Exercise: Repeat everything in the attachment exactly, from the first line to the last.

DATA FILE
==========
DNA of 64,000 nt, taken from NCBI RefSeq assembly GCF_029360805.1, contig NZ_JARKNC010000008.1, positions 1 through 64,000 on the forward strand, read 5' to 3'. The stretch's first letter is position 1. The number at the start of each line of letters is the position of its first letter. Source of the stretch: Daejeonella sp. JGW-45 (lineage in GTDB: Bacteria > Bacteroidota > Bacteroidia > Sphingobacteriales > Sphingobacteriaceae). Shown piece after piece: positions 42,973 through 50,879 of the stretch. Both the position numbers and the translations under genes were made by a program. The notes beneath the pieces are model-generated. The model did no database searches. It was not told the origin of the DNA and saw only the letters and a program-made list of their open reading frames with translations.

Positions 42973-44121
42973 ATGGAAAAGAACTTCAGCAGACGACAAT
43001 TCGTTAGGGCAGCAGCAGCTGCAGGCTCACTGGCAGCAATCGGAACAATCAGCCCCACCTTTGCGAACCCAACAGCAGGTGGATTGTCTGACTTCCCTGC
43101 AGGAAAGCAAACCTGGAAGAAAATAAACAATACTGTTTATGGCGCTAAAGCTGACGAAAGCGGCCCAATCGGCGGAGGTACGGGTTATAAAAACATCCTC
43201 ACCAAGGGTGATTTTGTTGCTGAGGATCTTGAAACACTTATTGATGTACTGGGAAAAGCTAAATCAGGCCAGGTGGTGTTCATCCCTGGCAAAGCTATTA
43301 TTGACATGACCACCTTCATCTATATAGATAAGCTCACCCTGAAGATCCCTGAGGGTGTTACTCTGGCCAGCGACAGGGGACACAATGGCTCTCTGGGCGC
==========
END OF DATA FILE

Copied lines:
DNA of 64,000 nt, taken from NCBI RefSeq assembly GCF_029360805.1, contig NZ_JARKNC010000008.1, positions 1 through 64,000 on the forward strand, read 5' to 3'. The stretch's first letter is position 1. The number at the start of each line of letters is the position of its first letter. Source of the stretch: Daejeonella sp. JGW-45 (lineage in GTDB: Bacteria > Bacteroidota > Bacteroidia > Sphingobacteriales > Sphingobacteriaceae). Shown piece after piece: positions 42,973 through 50,879 of the stretch. Both the position numbers and the translations under genes were made by a program. The notes beneath the pieces are model-generated. The model did no database searches. It was not told the origin of the DNA and saw only the letters and a program-made list of their open reading frames with translations.

Positions 42973-44121
42973 ATGGAAAAGAACTTCAGCAGACGACAAT
43001 TCGTTAGGGCAGCAGCAGCTGCAGGCTCACTGGCAGCAATCGGAACAATCAGCCCCACCTTTGCGAACCCAACAGCAGGTGGATTGTCTGACTTCCCTGC
43101 AGGAAAGCAAACCTGGAAGAAAATAAACAATACTGTTTATGGCGCTAAAGCTGACGAAAGCGGCCCAATCGGCGGAGGTACGGGTTATAAAAACATCCTC
43201 ACCAAGGGTGATTTTGTTGCTGAGGATCTTGAAACACTTATTGATGTACTGGGAAAAGCTAAATCAGGCCAGGTGGTGTTCATCCCTGGCAAAGCTATTA
43301 TTGACATGACCACCTTCATCTATATAGATAAGCTCACCCTGAAGATCCCTGAGGGTGTTACTCTGGCCAGCGACAGGGGACACAATGGCTCTCTGGGCGC